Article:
Saturday, October 3, 2015

Sespe Creek Recon: Searching for Water in all the Wrong Places

Update - March, 2016

Sespe Creek, Piedra Blanca Creek, and Lion Creek are all flowing once again thanks to the winter rains we have had. The flow won't last long, but for now water is moving in all three creek beds with nice, deep pools for swimming forming along the Sespe. Here's a couple of pics from last weekend.

Lion Creek
Piedra Blanca Creek
The Sespe
Sespe Swimming Hole
Sespe Swimming Hole ~ Another View
Can You Tell I Like This Swimming Hole?
Gratuitous View of the Topa Topa Bluffs

Original Post - October, 2015

It may not be readily apparent, but I really do still get out into the amazing playground that is our local mountains. Because of my indolent and slothful ways, however, I've allowed this blog to become a bit hairy, stale and stinky of late. Well I'm going to remedy that right here and now. This thing is getting off the goddamn couch and is going to shave, shower, and dress so that it is at least minimally presentable to all you fine outdoor folks out there who have been patiently waiting in great anticipation for another riveting installment of Wild Southland. Ok, perhaps that overstates things just a wee bit, but for all three of you who actually visit this blog, here's some stuff for you to look at and read.

Sespe Creek Water Recon

A couple of weeks back, I decided to recon Sespe Creek for water. Starting from the Piedra Blanca trailhead, I first traveled west on the Middle Sespe trail for approximately 4 miles. This stretch of trail, which lies outside of the Sespe Wilderness, sees considerably less travel than its counterpart going east. On the day I was out, I saw no one. The trail meanders in and out of a number of drainages as it parallels the Sespe on a relatively level plain that sits above the riverbed which is not always visible. On this section of the trail, I spotted one pool of water in the river below which I attempted to reach by dropping down a dry wash. Those efforts were thwarted when the wash eventually topped-out at some dry falls that were about 25 feet high. I might have been able to down-climb them, but decided against it since I was solo and nobody would know to look for my body in the wash since it wasn't on the itinerary that I had left with my spouse. So I sat in the shade, had a snack, and then headed back up to the main trail.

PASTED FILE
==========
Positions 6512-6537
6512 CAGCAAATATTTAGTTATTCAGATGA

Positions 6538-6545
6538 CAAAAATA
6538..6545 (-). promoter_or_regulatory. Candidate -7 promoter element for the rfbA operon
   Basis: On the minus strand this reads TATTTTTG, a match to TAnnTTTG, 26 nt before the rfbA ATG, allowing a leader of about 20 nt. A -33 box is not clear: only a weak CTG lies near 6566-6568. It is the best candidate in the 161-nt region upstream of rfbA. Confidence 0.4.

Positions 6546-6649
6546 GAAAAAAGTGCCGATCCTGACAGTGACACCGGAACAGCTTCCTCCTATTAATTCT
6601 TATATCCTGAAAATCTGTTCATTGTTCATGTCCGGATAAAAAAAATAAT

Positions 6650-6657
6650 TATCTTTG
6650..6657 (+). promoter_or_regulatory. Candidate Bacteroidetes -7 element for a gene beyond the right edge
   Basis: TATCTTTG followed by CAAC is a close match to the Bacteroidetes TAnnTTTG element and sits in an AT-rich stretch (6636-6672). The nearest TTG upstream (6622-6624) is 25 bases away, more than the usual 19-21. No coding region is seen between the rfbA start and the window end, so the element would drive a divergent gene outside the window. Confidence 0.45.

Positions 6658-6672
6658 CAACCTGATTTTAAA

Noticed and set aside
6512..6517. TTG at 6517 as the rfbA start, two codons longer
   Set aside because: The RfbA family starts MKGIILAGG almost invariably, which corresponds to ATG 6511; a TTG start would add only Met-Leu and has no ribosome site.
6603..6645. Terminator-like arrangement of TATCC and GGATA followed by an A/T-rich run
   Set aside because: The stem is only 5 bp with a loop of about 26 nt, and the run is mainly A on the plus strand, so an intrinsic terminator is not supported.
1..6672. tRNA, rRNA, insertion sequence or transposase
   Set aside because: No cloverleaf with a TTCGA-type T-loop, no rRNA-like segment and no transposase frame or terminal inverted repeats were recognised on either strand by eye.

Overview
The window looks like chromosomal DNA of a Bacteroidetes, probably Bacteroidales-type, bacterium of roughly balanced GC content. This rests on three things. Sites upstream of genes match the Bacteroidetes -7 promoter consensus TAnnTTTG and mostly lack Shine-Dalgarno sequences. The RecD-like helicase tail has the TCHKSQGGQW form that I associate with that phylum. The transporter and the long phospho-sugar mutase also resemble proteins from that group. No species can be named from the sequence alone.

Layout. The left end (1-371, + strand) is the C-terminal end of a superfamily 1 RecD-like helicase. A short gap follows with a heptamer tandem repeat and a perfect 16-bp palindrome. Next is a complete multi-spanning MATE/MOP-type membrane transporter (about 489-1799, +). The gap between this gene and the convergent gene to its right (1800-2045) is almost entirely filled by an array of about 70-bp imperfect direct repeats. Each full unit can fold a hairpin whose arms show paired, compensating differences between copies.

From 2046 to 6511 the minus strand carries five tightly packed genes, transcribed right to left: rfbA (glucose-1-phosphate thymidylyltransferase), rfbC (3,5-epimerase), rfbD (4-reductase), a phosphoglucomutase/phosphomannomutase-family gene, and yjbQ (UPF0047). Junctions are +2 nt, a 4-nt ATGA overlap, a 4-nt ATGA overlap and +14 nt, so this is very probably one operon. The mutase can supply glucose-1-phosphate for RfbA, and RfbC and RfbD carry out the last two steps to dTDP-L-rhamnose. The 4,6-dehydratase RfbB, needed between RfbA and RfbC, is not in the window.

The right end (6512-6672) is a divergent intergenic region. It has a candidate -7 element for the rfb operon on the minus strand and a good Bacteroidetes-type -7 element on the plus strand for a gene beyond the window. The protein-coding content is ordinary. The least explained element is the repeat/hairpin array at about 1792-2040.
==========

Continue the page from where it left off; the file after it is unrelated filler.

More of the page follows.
View North Toward Piedra Blanca and Thorn Point
Thorn Point Up Close and Personal

View West Along the Middle Sespe Trail
Beautiful and Invasive Thistle


View East Down the Sespe from the Middle Sespe Trail

The Pine Mountain Ridge from the Middle Sespe Trail
The Only Pool of Water I Saw Along the Middle Sespe
After striking out along the Middle Sespe, I back-tracked to the junction with the Piedra Blanca Trail and headed east toward Bear Creek trail camp. Here too, I surprisingly had the trail to myself. And just like the Middle Sespe, water was very scare along this stretch as well. I saw one small, stagnant pool between trail junction and Bear Creek, but that was it. Piedra Blanca Creek, which was flowing quite nicely in March, was dust dry.